As you return to school and classes.
As you return to school and classes.
As you return to school and classes.
Starring Walter Matthau, Glenda Jackson, Sam Waterson and Ned Beatty, Hopscotch (1980) entertains with wry, sometimes corny humor and a clever cat and mouse plot. Matthau plays Kendig, a top CIA operative who bugs the big boss and plays by his own rules. Beatty plays the big boss who intends to place Kendig in a desk job till he retires. Kendig won’t have it. He shreds his personnel file and goes on the run. His first stop is to meet Isobel, his lover from way back when. There’s plenty of witty repartee between them. Isobel often plays the mother to Kendig’s naughty boy, but underneath her stern façade Isobel thoroughly enjoys Kendig’s antics.
Beatty plays Myerson, the consummate manager, who has no imagination and follows everything by the book. He’s certainly a stereotype, but as the movie hops along and a good clip, I didn’t mind. The film’s aim is to entertain, nothing more.
Sam Waterson plays Cutter, a fan of Kendig, who’ll take his mentor’s job and who’s sent to track down Kendig. Cutter admires Kendig and doesn’t feel Kendig deserves a desk, but he follows orders and hops around Europe and the U.S. trying to catch Kendig.
The ending provides a nice surprise, and though some of the dialog now seems stilted. It’s a shock that a few decades ago Hopscotch got an R rating. Now you’d hear the few profanities and see the little love scenes on TV during what was the “Family Hour.”
I liked how Kendig represented the experienced, skilled older professional who’s value is undervalued.
I’ve discovered a helpful YouTube channel for anyone with a computer that they want to use better or to fix. Focusing on Macs, Snazzy Labs offers helpful information to make using a computer more fun or efficient.
Check it out!
An amazingly powerful film, Army of Shadows shows the ordinary people joined the French Resistance and courageously opposed the Germans during WWII.
From the solemn beginning with German soldiers goose-stepping in front of the Arc de Triomphe to the bitter end, when . . . oh, I won’t say, Army of Shadows grabbed me.
After the opening sequence, we meet Gerbier, who’s sitting in the back of a German truck getting transported to a prison camp. Scenes of ordinariness follow. The truck driver makes a stop to pick up provisions from a farmer. Gerbier’s guard makes small talk to let Gerbier know he’s going to a “good” prison camp. At the camp, Gerbier is housed with two groups of prisoners, the first three amuse themselves with dominos and chit chat and seem to be and to have been men who just go with the flow. The other two prisoners are a young communist and a dying Catholic teacher. The division reflects French society, two groups, one that’s earnest and sickly and the other that’s lively, but superficial. Neither one gets much accomplished. Thus Gerbier sets his own course and doesn’t join either “side.” He’s the lone, strong, sensible man.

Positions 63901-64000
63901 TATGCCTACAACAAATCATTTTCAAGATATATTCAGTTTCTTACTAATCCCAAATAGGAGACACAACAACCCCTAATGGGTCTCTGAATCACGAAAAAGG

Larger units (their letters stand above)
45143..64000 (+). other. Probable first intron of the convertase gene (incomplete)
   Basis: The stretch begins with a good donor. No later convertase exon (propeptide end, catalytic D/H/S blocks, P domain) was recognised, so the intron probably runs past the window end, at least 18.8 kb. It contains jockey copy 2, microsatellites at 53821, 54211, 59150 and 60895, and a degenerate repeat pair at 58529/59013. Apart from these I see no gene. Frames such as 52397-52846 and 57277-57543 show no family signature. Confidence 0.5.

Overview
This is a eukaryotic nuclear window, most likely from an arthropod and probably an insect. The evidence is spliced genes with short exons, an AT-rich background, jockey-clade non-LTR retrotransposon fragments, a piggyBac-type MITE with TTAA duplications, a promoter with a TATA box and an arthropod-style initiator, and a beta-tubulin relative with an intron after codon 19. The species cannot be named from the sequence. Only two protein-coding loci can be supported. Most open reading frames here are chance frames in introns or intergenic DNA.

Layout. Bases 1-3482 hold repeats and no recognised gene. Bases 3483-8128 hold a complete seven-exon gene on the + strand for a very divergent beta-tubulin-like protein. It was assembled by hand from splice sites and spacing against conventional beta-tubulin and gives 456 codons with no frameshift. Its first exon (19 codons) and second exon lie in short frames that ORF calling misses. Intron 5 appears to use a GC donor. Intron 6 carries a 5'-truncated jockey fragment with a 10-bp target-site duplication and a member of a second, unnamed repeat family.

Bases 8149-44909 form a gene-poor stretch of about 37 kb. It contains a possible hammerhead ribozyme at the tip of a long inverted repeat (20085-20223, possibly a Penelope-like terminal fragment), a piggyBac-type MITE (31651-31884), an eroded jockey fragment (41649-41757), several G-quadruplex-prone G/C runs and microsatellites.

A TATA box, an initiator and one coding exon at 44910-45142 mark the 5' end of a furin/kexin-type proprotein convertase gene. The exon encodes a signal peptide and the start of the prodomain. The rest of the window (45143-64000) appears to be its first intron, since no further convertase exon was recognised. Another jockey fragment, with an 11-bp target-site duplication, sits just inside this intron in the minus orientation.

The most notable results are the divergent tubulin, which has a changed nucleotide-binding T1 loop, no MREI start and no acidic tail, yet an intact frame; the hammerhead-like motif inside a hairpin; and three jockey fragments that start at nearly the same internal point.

Gerbier is transported to the Nazi headquarters and manages to escape. Then as he meets the other members of the Resistance, we watch as Gerbier leads a plot to abduct and kill the young man, who betrayed the Resistance. ordinary people plan and organize what would be criminal acts they’d never undertake in ordinary circumstances.
All the actors deliver compelling performances. The story presents a fascinating look at history and was quite controversial when it was released in France in 1969. Critics were divided on the film because of its controversial portrayal of the Resistance fighters, who sometimes act like very intelligent gangsters.
What’s amazing about the film is how little action it contains. In certain instances there are chases and attacks, but that’s subordinate to the characters’ thinking, sacrifice and courage.
This film was so compelling that after I finished watching I started watching again, this time with the commentary running.
Based on a popular manga series, March Comes in Like a Lion and it’s sequel March Goes Out Like a Lamb takes viewers inside the world of shoji, Japanese chess.
Orphaned at 8 years old when a car accident kills his parents and sister, Rei Kiriyama is adopted by his father’s friend, who’s a competitive shoji player. The only way to get love or at least attention in the house is through shoji. Red soon proves to have a knack for the game, which is a mixed blessing because his adoptive sister and brother become hostile towards him when he beats them and they can’t take it.
Rei’s talent leads to his winning and becoming pro before he graduates high school. With his winnings he’s able to support himself and move out. Yet his evil step sister hounds him like a vicious ghost who won’t go away no matter where Rei tries to run.